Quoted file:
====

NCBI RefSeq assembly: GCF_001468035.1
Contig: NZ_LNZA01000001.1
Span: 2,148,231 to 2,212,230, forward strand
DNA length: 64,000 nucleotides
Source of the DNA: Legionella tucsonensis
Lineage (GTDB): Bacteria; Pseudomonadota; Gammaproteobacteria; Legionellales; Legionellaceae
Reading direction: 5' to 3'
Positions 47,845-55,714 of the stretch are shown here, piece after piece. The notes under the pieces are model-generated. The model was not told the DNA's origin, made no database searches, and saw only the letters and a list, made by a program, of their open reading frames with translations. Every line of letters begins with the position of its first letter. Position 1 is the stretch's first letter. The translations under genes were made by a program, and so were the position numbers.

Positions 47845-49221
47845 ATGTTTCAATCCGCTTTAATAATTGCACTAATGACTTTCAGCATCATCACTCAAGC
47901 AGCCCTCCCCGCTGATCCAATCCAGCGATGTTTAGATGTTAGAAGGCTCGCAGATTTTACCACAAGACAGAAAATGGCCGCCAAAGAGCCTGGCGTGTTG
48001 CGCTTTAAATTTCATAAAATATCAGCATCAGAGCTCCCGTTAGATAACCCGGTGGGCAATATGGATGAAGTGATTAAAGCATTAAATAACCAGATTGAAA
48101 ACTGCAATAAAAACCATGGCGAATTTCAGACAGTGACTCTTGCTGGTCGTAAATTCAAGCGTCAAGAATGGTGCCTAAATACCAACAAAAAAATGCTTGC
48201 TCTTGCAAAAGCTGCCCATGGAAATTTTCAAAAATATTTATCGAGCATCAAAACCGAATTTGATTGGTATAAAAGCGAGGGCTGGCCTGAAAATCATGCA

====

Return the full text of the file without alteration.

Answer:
NCBI RefSeq assembly: GCF_001468035.1
Contig: NZ_LNZA01000001.1
Span: 2,148,231 to 2,212,230, forward strand
DNA length: 64,000 nucleotides
Source of the DNA: Legionella tucsonensis
Lineage (GTDB): Bacteria; Pseudomonadota; Gammaproteobacteria; Legionellales; Legionellaceae
Reading direction: 5' to 3'
Positions 47,845-55,714 of the stretch are shown here, piece after piece. The notes under the pieces are model-generated. The model was not told the DNA's origin, made no database searches, and saw only the letters and a list, made by a program, of their open reading frames with translations. Every line of letters begins with the position of its first letter. Position 1 is the stretch's first letter. The translations under genes were made by a program, and so were the position numbers.

Positions 47845-49221
47845 ATGTTTCAATCCGCTTTAATAATTGCACTAATGACTTTCAGCATCATCACTCAAGC
47901 AGCCCTCCCCGCTGATCCAATCCAGCGATGTTTAGATGTTAGAAGGCTCGCAGATTTTACCACAAGACAGAAAATGGCCGCCAAAGAGCCTGGCGTGTTG
48001 CGCTTTAAATTTCATAAAATATCAGCATCAGAGCTCCCGTTAGATAACCCGGTGGGCAATATGGATGAAGTGATTAAAGCATTAAATAACCAGATTGAAA
48101 ACTGCAATAAAAACCATGGCGAATTTCAGACAGTGACTCTTGCTGGTCGTAAATTCAAGCGTCAAGAATGGTGCCTAAATACCAACAAAAAAATGCTTGC
48201 TCTTGCAAAAGCTGCCCATGGAAATTTTCAAAAATATTTATCGAGCATCAAAACCGAATTTGATTGGTATAAAAGCGAGGGCTGGCCTGAAAATCATGCA